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Apr 22, 2014

3 in 5 workers say they have 'just a job,' not a career

One-quarter plan to change jobs this year: Survey
    
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Nearly three-in-five (58 per cent) Canadian workers feel they have “just a job” as opposed to a career (42 per cent), according to a survey released by Careerbuilder.ca.

Nearly one-quarter (23 per cent) said they plan to change jobs this year, up from 17 per cent last year, found the survey of 426 full-time, private sector employees.

Why? Employee satisfaction may be one cause. Job satisfaction matters to most (88 per cent) workers, yet one in five (18 per cent) employees said they are dissatisfied with their job — up from 15 per cent last year.

Still, 57 per cent are satisfied with their current jobs, mostly because of their co-workers, benefits and work-life balance, found the survey.

Those who reported being dissatisfied with their job most frequently cited the following concerns:

•“I don’t feel valued, I feel like just a number.” (61 per cent)
• “My salary.” (56 per cent)
• “I don’t like my boss.” (43 per cent)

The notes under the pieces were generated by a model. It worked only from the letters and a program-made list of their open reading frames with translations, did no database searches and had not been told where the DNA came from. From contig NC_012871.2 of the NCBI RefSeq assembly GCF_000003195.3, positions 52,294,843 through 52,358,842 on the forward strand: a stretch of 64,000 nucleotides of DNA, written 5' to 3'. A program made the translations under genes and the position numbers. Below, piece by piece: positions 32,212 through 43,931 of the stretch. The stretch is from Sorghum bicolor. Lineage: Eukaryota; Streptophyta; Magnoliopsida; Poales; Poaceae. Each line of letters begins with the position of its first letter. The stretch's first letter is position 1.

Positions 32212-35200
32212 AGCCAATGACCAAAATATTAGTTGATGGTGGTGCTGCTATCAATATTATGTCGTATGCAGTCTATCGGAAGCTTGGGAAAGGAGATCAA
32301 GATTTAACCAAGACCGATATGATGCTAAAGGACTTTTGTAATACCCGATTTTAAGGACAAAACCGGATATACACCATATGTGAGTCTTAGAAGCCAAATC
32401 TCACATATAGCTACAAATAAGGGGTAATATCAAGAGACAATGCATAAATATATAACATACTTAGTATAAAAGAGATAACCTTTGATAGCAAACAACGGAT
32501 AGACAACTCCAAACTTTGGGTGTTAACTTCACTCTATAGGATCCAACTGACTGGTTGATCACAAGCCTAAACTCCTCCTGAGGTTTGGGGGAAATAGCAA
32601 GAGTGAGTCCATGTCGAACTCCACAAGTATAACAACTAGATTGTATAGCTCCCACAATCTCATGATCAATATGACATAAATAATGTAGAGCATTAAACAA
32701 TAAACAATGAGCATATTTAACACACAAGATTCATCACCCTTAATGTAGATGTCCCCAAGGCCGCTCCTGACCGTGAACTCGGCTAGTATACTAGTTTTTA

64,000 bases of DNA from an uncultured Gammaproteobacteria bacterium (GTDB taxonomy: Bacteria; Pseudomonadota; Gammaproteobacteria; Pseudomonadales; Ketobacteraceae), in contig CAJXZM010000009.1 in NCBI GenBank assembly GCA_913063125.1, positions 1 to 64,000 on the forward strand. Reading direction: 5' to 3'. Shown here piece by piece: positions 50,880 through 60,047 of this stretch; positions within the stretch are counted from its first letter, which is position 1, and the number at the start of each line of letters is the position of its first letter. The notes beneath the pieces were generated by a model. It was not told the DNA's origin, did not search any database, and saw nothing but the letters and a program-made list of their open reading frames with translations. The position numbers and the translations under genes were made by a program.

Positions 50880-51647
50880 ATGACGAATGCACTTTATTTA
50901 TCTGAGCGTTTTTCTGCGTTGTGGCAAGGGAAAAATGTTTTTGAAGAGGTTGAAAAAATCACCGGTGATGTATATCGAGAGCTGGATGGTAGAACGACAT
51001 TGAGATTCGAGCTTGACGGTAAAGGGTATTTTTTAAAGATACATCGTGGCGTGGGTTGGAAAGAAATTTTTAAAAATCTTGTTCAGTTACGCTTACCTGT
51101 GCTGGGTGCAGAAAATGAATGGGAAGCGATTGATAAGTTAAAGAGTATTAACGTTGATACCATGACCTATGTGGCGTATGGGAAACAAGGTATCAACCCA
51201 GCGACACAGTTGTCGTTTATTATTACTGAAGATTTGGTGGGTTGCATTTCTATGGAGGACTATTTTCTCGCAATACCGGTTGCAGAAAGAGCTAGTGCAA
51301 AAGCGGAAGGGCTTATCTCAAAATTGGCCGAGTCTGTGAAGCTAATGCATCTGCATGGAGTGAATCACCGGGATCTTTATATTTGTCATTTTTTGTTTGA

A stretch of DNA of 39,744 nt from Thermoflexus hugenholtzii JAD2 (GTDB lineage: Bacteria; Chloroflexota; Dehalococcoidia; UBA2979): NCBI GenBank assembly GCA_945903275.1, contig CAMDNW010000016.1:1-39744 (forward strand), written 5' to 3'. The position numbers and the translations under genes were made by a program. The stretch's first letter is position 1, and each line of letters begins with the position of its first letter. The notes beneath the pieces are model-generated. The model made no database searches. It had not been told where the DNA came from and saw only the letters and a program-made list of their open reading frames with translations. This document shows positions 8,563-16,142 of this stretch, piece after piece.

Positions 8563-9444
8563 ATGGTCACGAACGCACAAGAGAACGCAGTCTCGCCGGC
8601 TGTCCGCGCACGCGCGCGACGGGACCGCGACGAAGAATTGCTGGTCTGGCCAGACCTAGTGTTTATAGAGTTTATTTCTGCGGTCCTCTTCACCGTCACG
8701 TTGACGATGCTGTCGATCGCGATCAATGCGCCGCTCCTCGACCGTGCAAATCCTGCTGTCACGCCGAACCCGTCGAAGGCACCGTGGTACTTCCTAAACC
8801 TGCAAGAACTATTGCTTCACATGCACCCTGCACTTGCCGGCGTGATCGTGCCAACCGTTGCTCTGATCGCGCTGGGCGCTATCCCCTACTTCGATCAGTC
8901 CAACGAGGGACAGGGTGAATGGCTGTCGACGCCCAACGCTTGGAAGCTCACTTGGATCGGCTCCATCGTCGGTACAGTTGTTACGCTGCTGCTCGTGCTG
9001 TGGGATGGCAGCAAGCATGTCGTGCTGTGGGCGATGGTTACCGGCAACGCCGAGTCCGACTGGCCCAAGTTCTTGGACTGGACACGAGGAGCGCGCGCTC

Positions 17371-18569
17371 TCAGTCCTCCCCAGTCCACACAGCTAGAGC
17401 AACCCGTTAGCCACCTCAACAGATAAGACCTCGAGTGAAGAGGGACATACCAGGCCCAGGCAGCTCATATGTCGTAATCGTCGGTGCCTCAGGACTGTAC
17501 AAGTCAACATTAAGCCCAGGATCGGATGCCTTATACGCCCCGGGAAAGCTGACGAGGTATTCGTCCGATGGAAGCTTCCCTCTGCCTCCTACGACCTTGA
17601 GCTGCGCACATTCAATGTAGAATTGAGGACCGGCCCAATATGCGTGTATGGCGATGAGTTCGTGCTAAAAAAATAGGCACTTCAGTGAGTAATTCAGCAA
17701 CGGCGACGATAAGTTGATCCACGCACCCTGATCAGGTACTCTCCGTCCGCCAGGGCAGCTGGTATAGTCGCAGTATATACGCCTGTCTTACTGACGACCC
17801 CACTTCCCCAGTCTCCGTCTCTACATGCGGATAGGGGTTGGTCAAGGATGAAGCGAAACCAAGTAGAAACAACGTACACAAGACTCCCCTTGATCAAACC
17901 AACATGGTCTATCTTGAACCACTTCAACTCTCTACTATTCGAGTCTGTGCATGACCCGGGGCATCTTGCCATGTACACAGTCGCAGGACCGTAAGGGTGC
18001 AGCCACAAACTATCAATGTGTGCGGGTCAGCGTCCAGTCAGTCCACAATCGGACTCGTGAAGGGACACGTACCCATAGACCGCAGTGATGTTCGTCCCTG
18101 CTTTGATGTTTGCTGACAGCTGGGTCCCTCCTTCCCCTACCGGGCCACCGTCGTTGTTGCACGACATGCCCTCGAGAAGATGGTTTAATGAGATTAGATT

• “I’m unable to make a difference.” (33 per cent)
• “I have no training or learning opportunities.” (31 per cent)
• “I don’t have a good work-life balance.” (27 per cent)
• “I don’t feel challenged.” (26 per cent)

Those who are satisfied cited the following reasons:

• “I like the people I work with.” (80 per cent)
• “Benefits.” (62 per cent)
• “I have a good work-life balance.” (58 per cent)
• “I like my boss.” (54 per cent)
• “I feel valued/my accomplishments are recognized.” (48 per cent)
• “My salary.” (42 per cent)

“Offering frequent recognition, merit bonuses, training programs and clearly defined career paths are important ways to show workers what they mean to the company,” said Mark Bania, senior career advisor at CareerBuilder Canada. “With new positions constantly being added across Canada each month that are enticing workers to change jobs, now is the time for employers to look at their recruitment strategies and make adjustments so their top talent doesn’t jump ship.”

The best way for employers to increase retention

•Raise salaries (74 per cent)
Increase employee recognition (rewards, cash prizes, company trips) (56 per cent)
•Increase benefits (55 per cent)
Ask employees what changes they want to see and put feedback into action 952 per cent)
Provide flexible work schedules (51 per cent)
Increase training/learning opportunities (40 per cent)
Provide special perks (free lunches, concierge services, game room, etc.) (32 per cent).

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